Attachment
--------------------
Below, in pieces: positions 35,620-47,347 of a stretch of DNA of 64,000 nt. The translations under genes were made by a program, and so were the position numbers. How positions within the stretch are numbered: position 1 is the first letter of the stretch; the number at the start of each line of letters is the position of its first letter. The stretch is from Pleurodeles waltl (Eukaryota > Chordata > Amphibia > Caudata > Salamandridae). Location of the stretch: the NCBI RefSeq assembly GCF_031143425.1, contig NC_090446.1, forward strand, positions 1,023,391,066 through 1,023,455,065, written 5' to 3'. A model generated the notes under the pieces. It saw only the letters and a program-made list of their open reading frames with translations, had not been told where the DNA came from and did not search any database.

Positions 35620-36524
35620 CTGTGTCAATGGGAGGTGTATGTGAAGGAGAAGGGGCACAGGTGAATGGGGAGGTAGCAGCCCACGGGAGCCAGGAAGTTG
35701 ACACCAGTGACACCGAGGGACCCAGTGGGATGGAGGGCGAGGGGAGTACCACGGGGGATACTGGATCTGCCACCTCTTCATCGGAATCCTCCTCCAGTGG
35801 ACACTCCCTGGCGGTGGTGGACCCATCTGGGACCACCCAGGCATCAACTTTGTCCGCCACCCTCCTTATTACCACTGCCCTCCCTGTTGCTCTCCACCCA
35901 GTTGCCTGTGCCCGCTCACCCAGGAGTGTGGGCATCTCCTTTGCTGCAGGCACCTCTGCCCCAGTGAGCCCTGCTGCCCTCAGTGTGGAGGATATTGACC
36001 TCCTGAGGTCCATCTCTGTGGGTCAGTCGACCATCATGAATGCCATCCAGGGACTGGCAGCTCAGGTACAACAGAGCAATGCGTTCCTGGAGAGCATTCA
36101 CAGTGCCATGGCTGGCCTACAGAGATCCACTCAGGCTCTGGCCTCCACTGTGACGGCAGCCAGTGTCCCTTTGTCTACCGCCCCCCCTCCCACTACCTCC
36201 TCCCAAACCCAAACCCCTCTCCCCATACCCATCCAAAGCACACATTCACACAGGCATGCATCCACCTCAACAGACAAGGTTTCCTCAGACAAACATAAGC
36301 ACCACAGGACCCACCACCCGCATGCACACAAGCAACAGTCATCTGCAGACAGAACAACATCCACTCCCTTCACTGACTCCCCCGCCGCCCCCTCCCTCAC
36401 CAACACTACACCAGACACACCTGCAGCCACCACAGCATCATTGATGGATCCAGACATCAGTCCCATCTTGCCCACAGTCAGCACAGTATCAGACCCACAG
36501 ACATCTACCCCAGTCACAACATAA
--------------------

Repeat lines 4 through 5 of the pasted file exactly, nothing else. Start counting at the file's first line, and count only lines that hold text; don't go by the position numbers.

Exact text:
35701 ACACCAGTGACACCGAGGGACCCAGTGGGATGGAGGGCGAGGGGAGTACCACGGGGGATACTGGATCTGCCACCTCTTCATCGGAATCCTCCTCCAGTGG
35801 ACACTCCCTGGCGGTGGTGGACCCATCTGGGACCACCCAGGCATCAACTTTGTCCGCCACCCTCCTTATTACCACTGCCCTCCCTGTTGCTCTCCACCCA